Learning From Your Failures Is the Key to Growth

Entrepreneurs and business owners who say they’ve never made a mistake are lying, or are at least refusing to own up to how they got to where they are today.

Failure happens to everyone. Jeff Bezos believes that we should even normalize failure. Recently, he wrote a letter to his shareholders saying: “If the size of your failures isn’t growing, you’re not going to be inventing at a size that can actually move the needle.” And he’s not the only one. Thomas J. Watson, who served as chairman and CEO of IBM, once said: “The fastest way to succeed is to double your failure rate.”

Great leaders know that growth is contingent upon failure; that innovation is only possible when we make mistakes and want to do better for ourselves, our company, and our industry. Mistakes really make the best teachers. You can read countless books, you can scour the internet for business advice from accomplished business owners, and you can even work closely with a mentor, but the only way to learn is to fail on your own.

Here are some of the most important lessons we can learn from failure:

“Only those who dare to fail greatly can ever achieve greatly.” This is a quote from Robert Kennedy, one that I believe perfectly captures what it’s like to be a leader. Because we’re visionaries, we dream bigger than anyone else. We set momentous goals for ourselves and our companies, while also holding everything and everyone to those higher standards. But if you’re going to dream big, you must expect big failures along the way.

Just look at Sir James Dyson, whose vacuums have set the bar for his competition. Dyson now owns a multi-billion dollar company that is revered for its creativity and forward-thinking designs, but he made 5,126 failed prototypes before creating his first ball vacuum.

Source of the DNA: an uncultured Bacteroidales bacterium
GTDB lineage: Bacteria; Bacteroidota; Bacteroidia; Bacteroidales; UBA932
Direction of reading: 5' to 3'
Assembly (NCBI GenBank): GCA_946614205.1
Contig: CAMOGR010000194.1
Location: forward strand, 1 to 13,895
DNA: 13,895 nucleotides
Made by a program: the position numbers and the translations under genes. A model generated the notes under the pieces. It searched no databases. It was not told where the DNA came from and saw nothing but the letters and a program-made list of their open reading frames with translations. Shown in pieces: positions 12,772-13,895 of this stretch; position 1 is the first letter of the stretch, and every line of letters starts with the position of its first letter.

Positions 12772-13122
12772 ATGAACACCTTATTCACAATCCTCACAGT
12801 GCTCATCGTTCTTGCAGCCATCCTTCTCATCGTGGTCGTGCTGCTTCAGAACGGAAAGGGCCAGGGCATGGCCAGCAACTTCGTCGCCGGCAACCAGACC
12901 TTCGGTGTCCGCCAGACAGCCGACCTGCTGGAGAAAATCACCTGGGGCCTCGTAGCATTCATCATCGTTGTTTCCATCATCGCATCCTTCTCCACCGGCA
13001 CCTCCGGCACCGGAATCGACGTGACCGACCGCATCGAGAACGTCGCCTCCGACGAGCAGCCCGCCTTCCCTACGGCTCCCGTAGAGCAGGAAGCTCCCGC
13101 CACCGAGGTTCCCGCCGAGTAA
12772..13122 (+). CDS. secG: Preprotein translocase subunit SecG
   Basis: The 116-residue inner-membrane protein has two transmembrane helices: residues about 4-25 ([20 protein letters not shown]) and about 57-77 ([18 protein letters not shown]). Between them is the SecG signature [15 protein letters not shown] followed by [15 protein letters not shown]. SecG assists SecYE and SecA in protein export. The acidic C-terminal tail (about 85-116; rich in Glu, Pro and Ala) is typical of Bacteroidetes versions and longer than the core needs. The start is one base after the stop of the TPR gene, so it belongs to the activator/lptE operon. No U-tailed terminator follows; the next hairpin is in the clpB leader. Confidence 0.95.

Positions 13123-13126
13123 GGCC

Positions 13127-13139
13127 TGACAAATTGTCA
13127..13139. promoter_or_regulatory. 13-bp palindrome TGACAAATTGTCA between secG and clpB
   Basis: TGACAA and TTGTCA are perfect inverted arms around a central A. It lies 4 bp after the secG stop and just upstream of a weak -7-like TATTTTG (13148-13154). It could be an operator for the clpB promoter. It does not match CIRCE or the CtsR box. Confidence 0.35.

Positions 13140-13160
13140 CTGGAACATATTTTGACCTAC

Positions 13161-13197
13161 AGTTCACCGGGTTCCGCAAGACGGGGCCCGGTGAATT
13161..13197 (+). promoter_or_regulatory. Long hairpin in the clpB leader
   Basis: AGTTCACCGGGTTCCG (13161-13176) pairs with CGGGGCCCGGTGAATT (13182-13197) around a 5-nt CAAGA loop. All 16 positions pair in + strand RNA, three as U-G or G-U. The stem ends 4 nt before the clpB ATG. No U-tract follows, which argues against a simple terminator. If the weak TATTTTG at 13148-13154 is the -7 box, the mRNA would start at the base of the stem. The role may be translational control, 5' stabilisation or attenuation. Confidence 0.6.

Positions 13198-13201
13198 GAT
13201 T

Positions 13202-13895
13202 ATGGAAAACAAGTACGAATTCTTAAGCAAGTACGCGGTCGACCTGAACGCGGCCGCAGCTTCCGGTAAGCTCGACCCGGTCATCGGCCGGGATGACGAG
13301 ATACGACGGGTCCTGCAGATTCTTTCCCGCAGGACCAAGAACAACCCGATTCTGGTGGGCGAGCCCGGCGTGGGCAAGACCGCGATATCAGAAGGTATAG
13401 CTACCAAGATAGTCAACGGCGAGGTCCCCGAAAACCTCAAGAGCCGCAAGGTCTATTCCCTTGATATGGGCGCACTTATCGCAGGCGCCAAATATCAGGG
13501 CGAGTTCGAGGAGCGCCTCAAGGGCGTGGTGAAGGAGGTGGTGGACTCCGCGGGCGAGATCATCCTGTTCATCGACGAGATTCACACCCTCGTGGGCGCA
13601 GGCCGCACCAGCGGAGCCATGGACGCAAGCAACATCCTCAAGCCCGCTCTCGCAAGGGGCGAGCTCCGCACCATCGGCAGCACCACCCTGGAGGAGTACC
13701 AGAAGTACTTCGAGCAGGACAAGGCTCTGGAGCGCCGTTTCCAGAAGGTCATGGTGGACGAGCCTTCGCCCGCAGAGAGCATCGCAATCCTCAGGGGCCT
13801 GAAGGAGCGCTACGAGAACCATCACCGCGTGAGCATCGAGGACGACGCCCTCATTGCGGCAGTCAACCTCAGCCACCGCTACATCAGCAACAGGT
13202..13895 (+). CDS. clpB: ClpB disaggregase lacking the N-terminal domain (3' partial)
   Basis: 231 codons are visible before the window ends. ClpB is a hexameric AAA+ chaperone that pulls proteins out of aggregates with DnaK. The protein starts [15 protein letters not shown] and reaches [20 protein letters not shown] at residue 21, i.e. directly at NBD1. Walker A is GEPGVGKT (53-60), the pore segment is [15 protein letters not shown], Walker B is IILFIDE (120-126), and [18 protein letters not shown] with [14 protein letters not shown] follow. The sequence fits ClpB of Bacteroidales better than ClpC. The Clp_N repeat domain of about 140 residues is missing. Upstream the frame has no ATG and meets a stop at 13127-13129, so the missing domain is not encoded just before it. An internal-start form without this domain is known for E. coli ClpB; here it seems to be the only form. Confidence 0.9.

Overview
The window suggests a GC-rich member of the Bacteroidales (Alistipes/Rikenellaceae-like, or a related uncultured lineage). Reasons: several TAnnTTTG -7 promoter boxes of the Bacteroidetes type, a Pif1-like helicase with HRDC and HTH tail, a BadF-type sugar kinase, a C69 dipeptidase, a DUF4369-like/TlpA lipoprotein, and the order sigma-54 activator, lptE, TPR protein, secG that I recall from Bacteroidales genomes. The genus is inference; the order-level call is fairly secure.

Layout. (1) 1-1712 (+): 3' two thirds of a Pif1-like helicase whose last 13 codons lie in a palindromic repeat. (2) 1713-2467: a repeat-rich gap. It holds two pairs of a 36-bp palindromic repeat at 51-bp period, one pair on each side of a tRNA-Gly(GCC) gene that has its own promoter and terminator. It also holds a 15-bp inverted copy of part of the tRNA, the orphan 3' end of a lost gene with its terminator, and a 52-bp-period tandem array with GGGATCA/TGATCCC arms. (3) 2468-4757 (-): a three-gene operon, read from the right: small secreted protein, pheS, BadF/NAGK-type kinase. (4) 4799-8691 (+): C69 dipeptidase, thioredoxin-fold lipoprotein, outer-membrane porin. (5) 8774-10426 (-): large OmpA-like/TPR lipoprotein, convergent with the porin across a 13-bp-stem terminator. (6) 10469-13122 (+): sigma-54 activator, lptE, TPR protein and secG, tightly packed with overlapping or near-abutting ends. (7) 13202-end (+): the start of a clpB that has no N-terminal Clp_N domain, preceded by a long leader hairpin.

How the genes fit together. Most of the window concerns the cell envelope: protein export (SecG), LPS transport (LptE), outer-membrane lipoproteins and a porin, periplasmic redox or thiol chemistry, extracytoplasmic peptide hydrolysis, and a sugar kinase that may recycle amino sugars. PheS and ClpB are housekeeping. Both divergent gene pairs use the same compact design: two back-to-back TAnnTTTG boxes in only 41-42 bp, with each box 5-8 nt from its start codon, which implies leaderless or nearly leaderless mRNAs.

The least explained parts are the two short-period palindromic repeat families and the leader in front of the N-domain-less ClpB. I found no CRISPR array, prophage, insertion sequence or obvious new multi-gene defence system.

Expect to make mistakes, but never let that keep you from accomplishing the goals you set out to achieve.

Making mistakes is never an enjoyable experience in the moment, but looking back on your failures demonstrates just how far you’ve come, whether it’s been five years, ten years, or three decades.

One of my favorite quotes about this is from Winston Churchill, who once said, “Those who fail to learn from history are doomed to repeat it.” Making mistakes is okay, but only when you use them as opportunities for growth. Failures will shine a spotlight on weaknesses and vulnerabilities, and as you work to strengthen these mishaps, especially as it pertains to your leadership, you ensure that these same mistakes won’t happen ever again.

Failure is an important part of your career path. While it will help you identify areas of growth and force you outside your comfort zone, you have to learn not to take it personally. Let it help guide you through change, but don’t let it de-value who you are as a business owner or, more importantly, who you are as a person.

Every leader wants to be successful, and failure is part of this growth. When the two work together, you will set out to accomplish far more than you could have ever imagined.

Originally published at JohnHKlein.com on November 2, 2020.



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John H Klein

John Klein, New Jersey Founder, currently serves as the Founder & CEO at Bi-Logix. Visit John’s professional site for more information! http://johnkleinnj.com/